Modelling the Fate and Transport of Organic Micro-pollutants and Phosphates in the Simiyu River and Speke Gulf (Lake Victoria), Tanzania

Justus Rwetabula

Onderzoeksoutput: PhD Thesis


Lake Victoria is the largest freshwater lake in Africa, and one of the major sub-basins within the Nile basin sharing its resources with Tanzania, Kenya and Uganda. The water quality of Lake Victoria has been deteriorating due to point and non-point pollution sources from domestic, industrial and agricultural activities. Pollution from agricultural activities is mainly fertilizers and pesticides. The main processes affecting the fate of pollutants in runoff are water discharge, erosion and sediment transport, and chemical, biological and biochemical interactions within the soil-plant-water system. To avoid environmental problems, the riparian countries established the Lake Victoria Environmental Management Project (LVEMP), which became operational in 1997, aiming at the rehabilitation of the degraded lake ecosystem. In Tanzania there are many rivers polluting Lake Victoria. The Simiyu catchment, located in the southeast of Lake Victoria, is considered to be one of the main contributors to the deterioration of Lake Victoria, because it is relatively large (10,800km2), with many agricultural activities, using agrochemicals and generating high yields of sediments. The catchment is generally flat, dominated by wasteland, bushland, grassland and cultivated landuse types, and sandy loam soil type. The main objective of this Ph.D. thesis is to develop and apply a physically-based, distributed watershed model for prediction of river discharge/runoff and contaminant (phosphorous and pesticides) transport in the Simiyu catchment, Tanzania. To carry out this study, it was necessary to obtain baseline data investigating to what extent the Simiyu river contaminants are entering Lake Victoria. Field measurement campaigns were carried out between 2001 and 2004 in the Simiyu catchment and Speke gulf (Lake Victoria). Respectively twelve and eight monitoring stations were established in the Simiyu river and Speke gulf. Activities involved, measurements of discharge in the Simiyu river and of currents in the Speke gulf, water and sediment sampling in the Simiyu river and Speke gulf, and analysis of water quality parameters. In addition, meteorological data was collected, and DEM, landuse and soil maps were developed from satellite images, field investigation and information from literature. These data together with the field work were used for model calibration. The average discharge in the Simiyu river is about 30 m3/s during rainy season. Five samplings were carried out in the Simiyu river and Speke gulf. In the water samples observed total phosphorous concentrations were on average about 1000 mg/m3 in the Simiyu river, and about 770 mg/m3 in the Speke gulf. In the Simiyu river total pesticide concentrations were in order of 10000 µg/m3 for DDT, HCH, and Endosulfan, and in the Speke gulf 1000µg/m3 for DDT, and 10000 µg/m3 for HCH and Endosulfan. A grid-based distributed hydrological model WetSpa, is applied to fulfil the proposed objectivities. The model combines topography, landuse and soil maps in raster format, and meteorological data, and predicts discharge and contaminant hydrographs and spatial distribution of hydrologic characteristics in the catchment. Contaminant loading is estimated as a function of the runoff and contaminant release rates for different landuse types. A diffusive approximation method is used to trace runoff and contaminant transport to the basin outlet. The model is evaluated based on three year data (2001-2004) of daily river discharge and measured contaminant concentrations and loads at the catchment outlet of Simiyu river. The estimated annual flow and total phosphorous load are about 500x106 m3 and 709x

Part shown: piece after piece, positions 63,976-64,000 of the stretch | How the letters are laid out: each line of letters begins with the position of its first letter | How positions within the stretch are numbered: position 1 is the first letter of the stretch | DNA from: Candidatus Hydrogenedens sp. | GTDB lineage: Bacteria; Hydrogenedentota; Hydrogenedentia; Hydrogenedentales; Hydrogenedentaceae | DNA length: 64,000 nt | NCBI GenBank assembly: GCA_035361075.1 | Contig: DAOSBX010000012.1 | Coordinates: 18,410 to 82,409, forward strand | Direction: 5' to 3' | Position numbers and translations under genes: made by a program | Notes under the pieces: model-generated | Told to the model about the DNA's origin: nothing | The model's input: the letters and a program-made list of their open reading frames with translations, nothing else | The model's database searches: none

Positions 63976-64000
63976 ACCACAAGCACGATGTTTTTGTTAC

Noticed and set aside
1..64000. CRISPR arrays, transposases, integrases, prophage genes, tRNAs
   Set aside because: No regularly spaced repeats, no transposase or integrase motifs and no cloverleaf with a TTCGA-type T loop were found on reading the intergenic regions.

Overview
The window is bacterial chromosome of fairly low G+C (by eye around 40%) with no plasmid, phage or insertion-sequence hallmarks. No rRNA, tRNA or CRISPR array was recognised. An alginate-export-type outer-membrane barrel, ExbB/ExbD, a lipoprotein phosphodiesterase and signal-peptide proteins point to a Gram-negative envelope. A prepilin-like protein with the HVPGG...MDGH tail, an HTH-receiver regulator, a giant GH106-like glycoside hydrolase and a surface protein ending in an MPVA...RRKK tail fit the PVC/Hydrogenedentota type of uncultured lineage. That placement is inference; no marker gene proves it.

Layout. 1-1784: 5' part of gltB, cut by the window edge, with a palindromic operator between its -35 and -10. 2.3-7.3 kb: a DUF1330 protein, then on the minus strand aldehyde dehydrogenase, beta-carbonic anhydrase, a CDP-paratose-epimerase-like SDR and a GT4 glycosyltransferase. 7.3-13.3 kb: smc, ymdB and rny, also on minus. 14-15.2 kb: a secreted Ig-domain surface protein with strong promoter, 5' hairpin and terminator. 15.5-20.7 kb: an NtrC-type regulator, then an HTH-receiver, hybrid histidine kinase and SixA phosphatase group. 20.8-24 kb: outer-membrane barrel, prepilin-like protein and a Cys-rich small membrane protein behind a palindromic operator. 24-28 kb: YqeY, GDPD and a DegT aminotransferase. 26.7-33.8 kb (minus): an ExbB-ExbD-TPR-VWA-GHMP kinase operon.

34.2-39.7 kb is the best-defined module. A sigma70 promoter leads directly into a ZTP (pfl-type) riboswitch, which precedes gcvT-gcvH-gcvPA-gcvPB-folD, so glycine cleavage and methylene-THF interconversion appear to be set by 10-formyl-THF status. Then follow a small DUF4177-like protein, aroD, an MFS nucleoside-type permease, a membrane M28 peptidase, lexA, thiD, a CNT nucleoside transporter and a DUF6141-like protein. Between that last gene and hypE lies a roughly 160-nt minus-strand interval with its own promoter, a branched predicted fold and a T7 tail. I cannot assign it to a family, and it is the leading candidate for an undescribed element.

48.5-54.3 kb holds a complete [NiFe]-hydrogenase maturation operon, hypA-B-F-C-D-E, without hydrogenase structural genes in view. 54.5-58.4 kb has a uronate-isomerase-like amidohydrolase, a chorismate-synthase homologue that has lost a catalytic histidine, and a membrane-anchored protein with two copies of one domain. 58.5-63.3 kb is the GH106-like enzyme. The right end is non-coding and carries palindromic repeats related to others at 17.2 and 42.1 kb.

Originele taal-2English
Toekennende instantie
  • Vrije Universiteit Brussel
  • De Smedt, Florimond, Promotor
Plaats van publicatieBrussels
StatusPublished - 2007


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